The National Association of State CIOs (NASCIO) encourages government excellence through leadership, business best practices, sound information management, and proven technology policies. Their vision is to serve the public through innovation and efficiency via goals and objectives tuned to government requirements. NASCIO develops and publishes guidelines for Chief Information Officers (CIO) to be successful and ensure public trust, honesty, and fairness, and to support strategic alignment throughout the government.
For 2021, the NASCIO has issued guidance on the Top 10 Priorities for CIOs managing government entities:
- Cloud Solutions
- Legacy Application Modernization and Renovation
- Identity and Access Management
- Artificial Intelligence and Robotic Process Automation
- Security Enhancement Tools
- Data Analytics
- Remote Work
- Enterprise Resource Planning (ERP)
- Collaboration Technologies
- Customer Server and CRM
These recommendations can be divided into two categories: Information Management and Information Implementation.
What is important to note about the above table is that some recommendations, like Security Enhancement Tools and Collaboration Technologies, reside in both categories. This is because they provide a vehicle for information awareness and also have distinct forward-facing and internal components that must be undertaken to have a successful implementation. In addition, some recommendations overlap, such as with Identity and Access Management (IAM) and Security Enhancement Tools, because a sound identity governance strategy improves operational security throughout the organization.
While the NASCIO recommendations provide high-level guidance, a few technology disciplines, such as privileged access management (PAM) can address the vast majority of these objectives. PAM’s primary goal is to keep your organization safe from accidental or deliberate misuse of privileged credentials and access, regardless of whether the system is being accessed remotely or a user is sitting directly in front of the keyboard and monitor. Privileged access threats are particularly relevant if your organization is undergoing digital transformation and attempting to meet the objectives of the NASCIO.
The larger and more complex your environment’s information technology systems become, the more privileged users you have. Over the last several years, organizations have experienced a large expansion in the number and types of privileged user accounts. These new accounts include employees, contractors, vendors, auditors, and even automated users (robotic processes) utilizing solutions on-premise, in the cloud, and in complex hybrid environments that may include multiple government-to-government connections. In addition, the shift en masse to remote work has resulted in many more sessions that need to be treated as privileged.
Essentially—the bigger the government entity, the bigger the privileged access problem. However, this does not diminish the need for small entities to embrace PAM, but rather that technology professionals have a more difficult time scoping the problem and conducting mitigation exercises at larger scales.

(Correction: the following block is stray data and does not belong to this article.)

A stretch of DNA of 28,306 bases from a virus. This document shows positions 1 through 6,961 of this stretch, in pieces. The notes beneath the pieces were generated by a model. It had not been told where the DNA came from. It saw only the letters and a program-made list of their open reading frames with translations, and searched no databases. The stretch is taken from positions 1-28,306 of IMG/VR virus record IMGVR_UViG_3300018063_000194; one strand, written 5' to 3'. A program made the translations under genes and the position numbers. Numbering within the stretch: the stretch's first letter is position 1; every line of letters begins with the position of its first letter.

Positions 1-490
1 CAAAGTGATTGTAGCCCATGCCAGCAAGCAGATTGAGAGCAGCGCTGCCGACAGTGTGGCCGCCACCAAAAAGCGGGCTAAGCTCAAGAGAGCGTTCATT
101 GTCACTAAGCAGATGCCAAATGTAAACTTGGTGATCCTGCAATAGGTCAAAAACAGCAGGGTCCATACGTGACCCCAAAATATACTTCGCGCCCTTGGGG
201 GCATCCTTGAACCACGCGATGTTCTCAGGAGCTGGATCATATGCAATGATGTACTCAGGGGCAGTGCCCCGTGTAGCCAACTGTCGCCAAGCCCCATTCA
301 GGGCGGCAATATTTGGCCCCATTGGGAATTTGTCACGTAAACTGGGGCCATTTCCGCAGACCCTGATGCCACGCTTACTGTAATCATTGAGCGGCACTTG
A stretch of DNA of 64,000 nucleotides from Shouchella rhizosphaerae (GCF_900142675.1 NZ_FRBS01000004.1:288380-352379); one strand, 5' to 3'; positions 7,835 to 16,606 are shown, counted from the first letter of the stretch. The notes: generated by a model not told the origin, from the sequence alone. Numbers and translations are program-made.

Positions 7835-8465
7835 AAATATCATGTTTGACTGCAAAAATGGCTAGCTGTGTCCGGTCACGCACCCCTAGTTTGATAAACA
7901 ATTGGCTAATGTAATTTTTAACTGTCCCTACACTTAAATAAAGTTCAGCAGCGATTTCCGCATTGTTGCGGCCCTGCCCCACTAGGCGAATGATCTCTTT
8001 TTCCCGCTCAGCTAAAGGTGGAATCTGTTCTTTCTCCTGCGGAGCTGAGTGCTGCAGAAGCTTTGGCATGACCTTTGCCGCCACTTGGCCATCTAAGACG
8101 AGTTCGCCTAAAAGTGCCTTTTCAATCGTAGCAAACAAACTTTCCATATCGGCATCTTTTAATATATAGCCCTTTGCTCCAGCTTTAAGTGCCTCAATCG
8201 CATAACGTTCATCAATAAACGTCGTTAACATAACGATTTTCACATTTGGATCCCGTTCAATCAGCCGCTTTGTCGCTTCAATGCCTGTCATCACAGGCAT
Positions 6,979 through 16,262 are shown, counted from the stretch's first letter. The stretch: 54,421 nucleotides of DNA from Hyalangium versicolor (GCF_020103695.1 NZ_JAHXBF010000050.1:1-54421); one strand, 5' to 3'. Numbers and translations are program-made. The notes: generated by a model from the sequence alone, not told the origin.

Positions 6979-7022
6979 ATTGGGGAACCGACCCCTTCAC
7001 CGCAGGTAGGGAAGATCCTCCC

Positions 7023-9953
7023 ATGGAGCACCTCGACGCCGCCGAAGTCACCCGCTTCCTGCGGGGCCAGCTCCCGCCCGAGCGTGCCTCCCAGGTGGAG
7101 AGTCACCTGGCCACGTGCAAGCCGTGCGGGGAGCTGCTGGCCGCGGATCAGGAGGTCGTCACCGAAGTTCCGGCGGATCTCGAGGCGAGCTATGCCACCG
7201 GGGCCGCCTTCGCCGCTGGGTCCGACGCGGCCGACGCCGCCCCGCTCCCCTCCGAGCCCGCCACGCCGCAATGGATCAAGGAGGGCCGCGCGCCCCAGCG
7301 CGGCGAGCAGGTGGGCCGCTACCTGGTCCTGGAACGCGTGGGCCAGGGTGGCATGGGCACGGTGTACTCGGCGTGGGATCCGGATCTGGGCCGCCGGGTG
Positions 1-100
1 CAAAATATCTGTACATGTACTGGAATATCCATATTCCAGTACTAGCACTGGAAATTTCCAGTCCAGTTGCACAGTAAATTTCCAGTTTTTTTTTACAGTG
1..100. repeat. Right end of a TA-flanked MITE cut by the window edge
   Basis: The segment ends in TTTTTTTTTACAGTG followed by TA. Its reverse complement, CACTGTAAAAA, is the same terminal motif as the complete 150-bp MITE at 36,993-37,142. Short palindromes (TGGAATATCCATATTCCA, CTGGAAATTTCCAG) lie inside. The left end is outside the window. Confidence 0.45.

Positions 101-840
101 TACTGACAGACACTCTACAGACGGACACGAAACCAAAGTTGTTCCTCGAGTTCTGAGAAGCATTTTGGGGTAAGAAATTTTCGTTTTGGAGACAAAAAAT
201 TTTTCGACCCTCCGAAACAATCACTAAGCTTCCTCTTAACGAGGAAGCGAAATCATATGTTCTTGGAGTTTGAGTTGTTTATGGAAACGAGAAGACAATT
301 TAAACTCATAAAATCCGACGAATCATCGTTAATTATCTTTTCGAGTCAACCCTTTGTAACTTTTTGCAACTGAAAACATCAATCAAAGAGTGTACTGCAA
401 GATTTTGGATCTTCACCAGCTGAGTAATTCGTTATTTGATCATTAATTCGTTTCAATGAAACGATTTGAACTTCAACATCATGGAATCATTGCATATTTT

Every government resource is potentially at risk from privileges being used as an attack vector. This fact alone necessitates the need for PAM to be a foundational piece of all the NASCIO recommendations to mitigate relevant risks as you implement new technology for information and business management.
Finally, let’s look at how privileged access management can be applied to each of the two categories we laid out above:
When you consider these benefits of PAM, a threat actor’s ability to gain privileged access, steal information, hijack resources, and navigate undetected is greatly diminished. Mitigating the threats and risks is quantifiable when all activity can be logged, monitored, and audited.
The NASCIO recommendations are a solid foundation for CIO’s to modernize and improve government entities. Successful implementations in the cloud, using modern security and enhanced identity governance can help ensure the privileged attack vectors are not a risk, if implemented using privileged access management best practices and other core security disciplines.
For more information on how BeyondTrust can help government CIOs implement privileged access management as a part of NASCIO initiatives, please contact us today.
Morey J. Haber, Chief Security Officer at BeyondTrust
Morey J. Haber is the Chief Security Officer at BeyondTrust. He has more than 25 years of IT industry experience and has authored three books: Privileged Attack Vectors, Asset Attack Vectors, and Identity Attack Vectors. He is a founding member of the industry group Transparency in Cyber, and in 2020 was elected to the Identity Defined Security Alliance (IDSA) Executive Advisory Board. Morey currently oversees BeyondTrust security and governance for corporate and cloud based solutions and regularly consults for global periodicals and media. He originally joined BeyondTrust in 2012 as a part of the eEye Digital Security acquisition where he served as a Product Owner and Solutions Engineer since 2004. Prior to eEye, he was Beta Development Manager for Computer Associates, Inc. He began his career as Reliability and Maintainability Engineer for a government contractor building flight and training simulators. He earned a Bachelor of Science degree in Electrical Engineering from the State University of New York at Stony Brook.